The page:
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Specify the Outputs, Not the Inputs


We all are aware of how quickly the world has changed and continues to change, yet many of us are operating from a management and leadership model that just isn’t nearly as effective as it has been for the last hundred years or so. Companies are organized to maximize profits by managing scarce resources and increasing efficiencies. That used to mean that scale was good and bigger was always better. The bigger you got the more valuable your resources became and those valuable resources needed to be allocated in the most efficient manner possible. Makes sense, but it is no longer a universal truth and if it is no longer valid then the way we manage resources are antiquated as well.

In order to insure that resources (that were expensive and scarce) were deployed in the best way possible organizations dictated the inputs into most jobs and functions down to a level of minutiae that seems almost comical in today’s world. SOP’s (Standard Operating Procedures) ran into the thousands of pages for many simple businesses (think McDonalds for example).

In today’s world, while resources are still valuable, many resources are not as scarce as they were. I’m referring to knowledge and information as opposed to uranium or industrial plastics. Given that more and more of what we do (and produce and ultimately sell to our clients and customers) has a lot more “knowledge” than “uranium”, we need to be less control focused relative to the input side of the equation.

We need to lead and manage by being clear about the outputs that we desire and give people the tools and the leeway they need to achieve them. We need to hold people accountable to the outputs but be less concerned (and waste less time and energy) about how they get there. Giving someone control of the inputs gives them not only ownership in the process, but opens up a world of possibilities that could bring about better inputs over the long haul as well.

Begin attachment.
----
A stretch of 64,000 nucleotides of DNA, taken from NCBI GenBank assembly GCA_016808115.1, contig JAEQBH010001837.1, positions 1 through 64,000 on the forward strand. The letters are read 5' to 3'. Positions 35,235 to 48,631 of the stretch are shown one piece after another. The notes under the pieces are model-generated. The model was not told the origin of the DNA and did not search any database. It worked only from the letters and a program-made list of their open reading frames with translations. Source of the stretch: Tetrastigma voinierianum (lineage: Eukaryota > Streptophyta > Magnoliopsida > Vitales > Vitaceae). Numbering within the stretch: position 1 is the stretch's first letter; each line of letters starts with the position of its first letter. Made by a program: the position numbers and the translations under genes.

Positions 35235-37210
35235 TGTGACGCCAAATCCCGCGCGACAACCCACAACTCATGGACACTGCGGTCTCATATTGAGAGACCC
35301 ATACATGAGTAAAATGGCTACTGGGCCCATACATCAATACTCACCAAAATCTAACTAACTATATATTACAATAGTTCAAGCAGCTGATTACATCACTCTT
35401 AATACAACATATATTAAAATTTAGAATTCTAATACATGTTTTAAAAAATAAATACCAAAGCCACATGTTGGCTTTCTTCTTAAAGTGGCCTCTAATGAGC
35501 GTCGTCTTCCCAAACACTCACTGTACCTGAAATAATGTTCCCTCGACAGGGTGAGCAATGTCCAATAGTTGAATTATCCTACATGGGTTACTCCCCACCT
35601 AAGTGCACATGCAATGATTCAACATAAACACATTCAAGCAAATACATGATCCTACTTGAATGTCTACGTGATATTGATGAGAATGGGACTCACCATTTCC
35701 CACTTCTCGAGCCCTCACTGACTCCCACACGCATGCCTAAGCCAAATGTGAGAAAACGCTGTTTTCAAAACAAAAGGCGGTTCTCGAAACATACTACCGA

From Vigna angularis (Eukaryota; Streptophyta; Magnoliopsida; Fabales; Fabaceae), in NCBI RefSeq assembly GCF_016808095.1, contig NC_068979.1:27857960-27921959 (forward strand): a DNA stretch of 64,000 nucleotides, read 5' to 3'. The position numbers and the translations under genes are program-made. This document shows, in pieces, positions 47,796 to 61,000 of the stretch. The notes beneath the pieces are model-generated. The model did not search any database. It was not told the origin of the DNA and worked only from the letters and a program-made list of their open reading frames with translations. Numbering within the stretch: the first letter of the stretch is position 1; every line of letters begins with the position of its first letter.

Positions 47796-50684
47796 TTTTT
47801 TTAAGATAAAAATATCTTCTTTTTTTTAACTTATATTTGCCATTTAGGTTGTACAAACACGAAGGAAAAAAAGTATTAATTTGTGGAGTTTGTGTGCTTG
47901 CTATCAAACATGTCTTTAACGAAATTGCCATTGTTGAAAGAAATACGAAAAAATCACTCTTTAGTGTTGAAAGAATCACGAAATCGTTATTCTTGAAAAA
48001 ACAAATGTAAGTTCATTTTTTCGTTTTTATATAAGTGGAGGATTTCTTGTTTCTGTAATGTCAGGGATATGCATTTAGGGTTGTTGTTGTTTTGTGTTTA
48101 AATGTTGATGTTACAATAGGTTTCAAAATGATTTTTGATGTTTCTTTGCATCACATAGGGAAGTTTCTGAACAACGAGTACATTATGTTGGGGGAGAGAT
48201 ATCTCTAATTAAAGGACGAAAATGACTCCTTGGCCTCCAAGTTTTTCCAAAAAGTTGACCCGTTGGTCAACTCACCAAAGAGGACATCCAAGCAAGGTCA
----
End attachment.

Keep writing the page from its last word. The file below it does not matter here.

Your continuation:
I realize that this is not a universal phenomenon – there are standards and requirements that apply in many lines of work that are absolutely necessary and in many industries being specific about inputs for certain tasks and jobs is absolutely necessary. What I am suggesting is that if the default has been that leaders and managers must specify the inputs as well as the desired outputs to question that default and be willing to take some risk and move away from that model. The organizations that are willing to let go of the control (or who never had it as part of their culture to start with) and focus on results are more creative, more competitive and can increase their efficiencies as well as their employees’ level of engagement.

The world, the market and the composition of the workforce is more dynamic today than ever before. What we’ve always relied on as “tried and true” is not always so and we need to change the way we think, act, behave, operate, lead and manage in order to thrive and grow as individuals and organizations.


Peter Winick has deep expertise in helping those with deep expertise. He is the CEO of Thought Leadership Leverage. Visit Peter on Twitter!

This Post Has 2 Comments

  1. Better still what about outcomes vs. outputs?

    Management and leadership is all about delivering outcomes otherwise surely we just end up getting busier doing more to do more. We often hear “we need to do more” – but more of what? If it isn’t delivering outcomes then it isn’t adding value.

    Output is a measure of efficiency, outcomes must be a measure of effectiveness.

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